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Ropes-LogAs I walked along the mulch path from the parking lot, hand in hand with my son, I heard a voice in my head say, “What the hell were you thinking?” To the left of the path was a ropes course, about 60-feet high, complete with tight ropes, a log bridge, and a few other precarious wires that didn’t look fit to hold a large bird, let alone a human. I suddenly remembered I am afraid of heights. Flashes of my father’s skyscraper office windows stretching from floor to ceiling triggered a familiar disconcerted nausea. As a young girl, I dared not approach those windows because of the vertigo they provoked.

What the hell was I thinking?

We gave our tickets to the guides, who proceeded to assist us with belts, clips and helmets. “Is that tight enough?” the guide asked me. “I have no idea,” I replied, not sure if tightening the straps already bunching my shorts would increase my likelihood for survival or the retention of consciousness.

My son and I marched up another mulch path to our first zip-line of the day, which would take us to the ropes course. After completing the course we would take four more zip-lines across the park to finish our tour. It had all sounded very exciting during an abstract conversation in the car. But now we were standing at the top of a very small, high tower, and excitement was morphing with anxiety.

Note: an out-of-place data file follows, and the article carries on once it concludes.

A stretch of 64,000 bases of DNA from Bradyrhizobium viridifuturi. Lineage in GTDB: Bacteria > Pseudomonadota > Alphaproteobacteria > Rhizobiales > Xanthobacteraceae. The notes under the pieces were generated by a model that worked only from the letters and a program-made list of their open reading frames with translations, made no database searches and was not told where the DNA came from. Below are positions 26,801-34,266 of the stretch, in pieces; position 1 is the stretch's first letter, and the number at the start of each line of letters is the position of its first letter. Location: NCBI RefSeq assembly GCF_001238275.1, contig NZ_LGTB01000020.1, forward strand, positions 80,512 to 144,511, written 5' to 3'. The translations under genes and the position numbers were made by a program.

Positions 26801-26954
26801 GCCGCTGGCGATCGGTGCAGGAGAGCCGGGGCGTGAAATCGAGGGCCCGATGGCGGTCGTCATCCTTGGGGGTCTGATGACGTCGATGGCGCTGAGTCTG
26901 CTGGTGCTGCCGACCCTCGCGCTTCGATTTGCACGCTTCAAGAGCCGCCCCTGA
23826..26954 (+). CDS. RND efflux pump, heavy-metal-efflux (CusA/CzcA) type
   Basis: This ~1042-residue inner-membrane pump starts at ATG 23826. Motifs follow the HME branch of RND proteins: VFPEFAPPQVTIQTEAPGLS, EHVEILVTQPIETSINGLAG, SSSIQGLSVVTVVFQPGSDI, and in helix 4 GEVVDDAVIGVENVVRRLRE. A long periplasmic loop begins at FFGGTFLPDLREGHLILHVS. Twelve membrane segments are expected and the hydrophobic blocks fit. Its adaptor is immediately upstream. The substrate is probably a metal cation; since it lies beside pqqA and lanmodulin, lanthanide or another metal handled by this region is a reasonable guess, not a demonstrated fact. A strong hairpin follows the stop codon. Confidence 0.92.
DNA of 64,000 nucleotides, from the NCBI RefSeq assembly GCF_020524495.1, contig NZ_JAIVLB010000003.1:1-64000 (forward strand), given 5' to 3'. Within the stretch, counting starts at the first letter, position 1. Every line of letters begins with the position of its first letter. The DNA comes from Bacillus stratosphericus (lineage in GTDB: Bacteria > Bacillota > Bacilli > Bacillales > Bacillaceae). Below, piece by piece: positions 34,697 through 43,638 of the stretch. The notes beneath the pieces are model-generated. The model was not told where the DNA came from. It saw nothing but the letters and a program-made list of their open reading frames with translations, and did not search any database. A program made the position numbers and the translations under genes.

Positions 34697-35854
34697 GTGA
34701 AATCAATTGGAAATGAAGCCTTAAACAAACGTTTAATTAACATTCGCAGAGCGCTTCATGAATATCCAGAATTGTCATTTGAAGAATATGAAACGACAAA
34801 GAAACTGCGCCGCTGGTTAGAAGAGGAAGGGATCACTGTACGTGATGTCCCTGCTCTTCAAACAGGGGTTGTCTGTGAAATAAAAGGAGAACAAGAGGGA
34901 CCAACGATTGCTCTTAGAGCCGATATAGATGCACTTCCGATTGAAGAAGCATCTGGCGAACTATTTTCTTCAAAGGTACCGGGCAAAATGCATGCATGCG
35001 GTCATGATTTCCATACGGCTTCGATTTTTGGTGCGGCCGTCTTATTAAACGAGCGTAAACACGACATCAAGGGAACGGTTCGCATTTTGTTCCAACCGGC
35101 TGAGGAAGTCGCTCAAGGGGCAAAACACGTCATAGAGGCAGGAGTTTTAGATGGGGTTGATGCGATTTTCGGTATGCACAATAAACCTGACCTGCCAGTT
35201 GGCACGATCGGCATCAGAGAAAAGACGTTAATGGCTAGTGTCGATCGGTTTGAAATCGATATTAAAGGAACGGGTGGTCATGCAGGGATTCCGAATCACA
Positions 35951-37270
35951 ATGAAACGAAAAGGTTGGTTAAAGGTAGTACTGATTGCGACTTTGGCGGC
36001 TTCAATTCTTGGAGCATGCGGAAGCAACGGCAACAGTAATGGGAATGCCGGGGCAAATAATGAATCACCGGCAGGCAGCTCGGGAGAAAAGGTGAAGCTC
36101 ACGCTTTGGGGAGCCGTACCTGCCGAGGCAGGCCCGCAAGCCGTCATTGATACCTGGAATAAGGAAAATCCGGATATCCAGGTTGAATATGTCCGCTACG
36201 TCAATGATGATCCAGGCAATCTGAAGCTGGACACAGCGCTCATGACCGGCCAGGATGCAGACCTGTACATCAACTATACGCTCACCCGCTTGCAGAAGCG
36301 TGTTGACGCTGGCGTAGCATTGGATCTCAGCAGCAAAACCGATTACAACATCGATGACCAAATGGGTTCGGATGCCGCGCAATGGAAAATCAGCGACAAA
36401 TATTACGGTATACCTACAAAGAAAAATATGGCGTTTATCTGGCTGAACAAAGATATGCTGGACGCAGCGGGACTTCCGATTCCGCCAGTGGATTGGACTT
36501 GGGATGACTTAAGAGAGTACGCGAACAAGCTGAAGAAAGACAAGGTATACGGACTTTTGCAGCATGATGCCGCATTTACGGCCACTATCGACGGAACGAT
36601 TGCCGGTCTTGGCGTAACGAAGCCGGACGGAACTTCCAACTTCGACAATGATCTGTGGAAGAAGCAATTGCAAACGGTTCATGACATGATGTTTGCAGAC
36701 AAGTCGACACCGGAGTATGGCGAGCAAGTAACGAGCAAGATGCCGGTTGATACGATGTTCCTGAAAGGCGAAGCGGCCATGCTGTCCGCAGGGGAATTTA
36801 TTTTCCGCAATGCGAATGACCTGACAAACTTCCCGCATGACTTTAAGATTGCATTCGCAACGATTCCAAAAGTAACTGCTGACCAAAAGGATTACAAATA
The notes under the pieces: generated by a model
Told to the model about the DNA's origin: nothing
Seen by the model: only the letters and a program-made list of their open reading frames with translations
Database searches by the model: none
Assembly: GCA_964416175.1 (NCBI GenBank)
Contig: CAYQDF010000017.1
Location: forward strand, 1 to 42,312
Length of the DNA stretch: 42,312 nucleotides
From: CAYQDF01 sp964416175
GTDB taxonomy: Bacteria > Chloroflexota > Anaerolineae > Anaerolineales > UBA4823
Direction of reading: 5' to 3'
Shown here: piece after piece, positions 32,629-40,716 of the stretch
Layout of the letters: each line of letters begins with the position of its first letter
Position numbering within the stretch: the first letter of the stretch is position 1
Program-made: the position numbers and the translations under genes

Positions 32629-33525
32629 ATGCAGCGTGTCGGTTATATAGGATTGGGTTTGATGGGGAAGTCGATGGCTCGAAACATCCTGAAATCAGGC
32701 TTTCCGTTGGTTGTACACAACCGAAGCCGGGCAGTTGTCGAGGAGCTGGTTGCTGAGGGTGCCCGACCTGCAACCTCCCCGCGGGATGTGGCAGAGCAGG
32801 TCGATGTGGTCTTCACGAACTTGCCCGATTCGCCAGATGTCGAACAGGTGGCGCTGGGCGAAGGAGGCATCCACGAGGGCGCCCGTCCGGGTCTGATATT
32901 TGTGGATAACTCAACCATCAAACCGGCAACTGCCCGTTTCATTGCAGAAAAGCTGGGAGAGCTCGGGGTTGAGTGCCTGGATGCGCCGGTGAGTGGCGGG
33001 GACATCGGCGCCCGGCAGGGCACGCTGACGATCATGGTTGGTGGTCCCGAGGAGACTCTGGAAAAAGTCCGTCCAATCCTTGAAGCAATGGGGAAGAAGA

ropes-log2My brave boy jumped first, and I could do nothing else but follow him. When we reached the ropes course, we had three choices: the “difficult course” to the right, the “easier course” to the left, and a third option our tour guide said we shouldn’t consider. I was confused. I saw a course to the right, and next to it a rope bridge with wood slats far enough apart that you could see down the full 60-feet, which I imagined must be the “easier course” to the left.

I was mistaken.

This was the option-not-offered – the easy way out, only to be taken if you weren’t willing to challenge yourself at all. The suggested “easier option” was further to my left, and I wasn’t quite sure how a person was supposed to navigate any of it.

“I want to do the left,” said my boy.

“Great,” I said.

“But you go first,” he said.

I could see he was nervous, so I didn’t have time to think about me. I climbed across the first obstacle without much drama, noticing it required a little more upper body strength than I anticipated, and wondering what would lie ahead. Boy-O followed, also with no problem, his wiry arms hoisting much less weight than mine had to, easy-peasy, lemon-squeasy.

We approached the second obstacle: the log bridge. That there was nothing to hold on to created the illusion that we were higher than we were before. I was further freaked when my guide crossed first, and I noticed the log trembling with each of his steps. We were sixty feet above the ground on a round, wobbly balance beam. When the guide instructed me to hold on to my own harness, the realization that this beloved belt had already carried me across a zip line lowered my heart rate a little. Worst-case scenario, I would slip and swing a shorter distance than I already had. And so I was able to cross.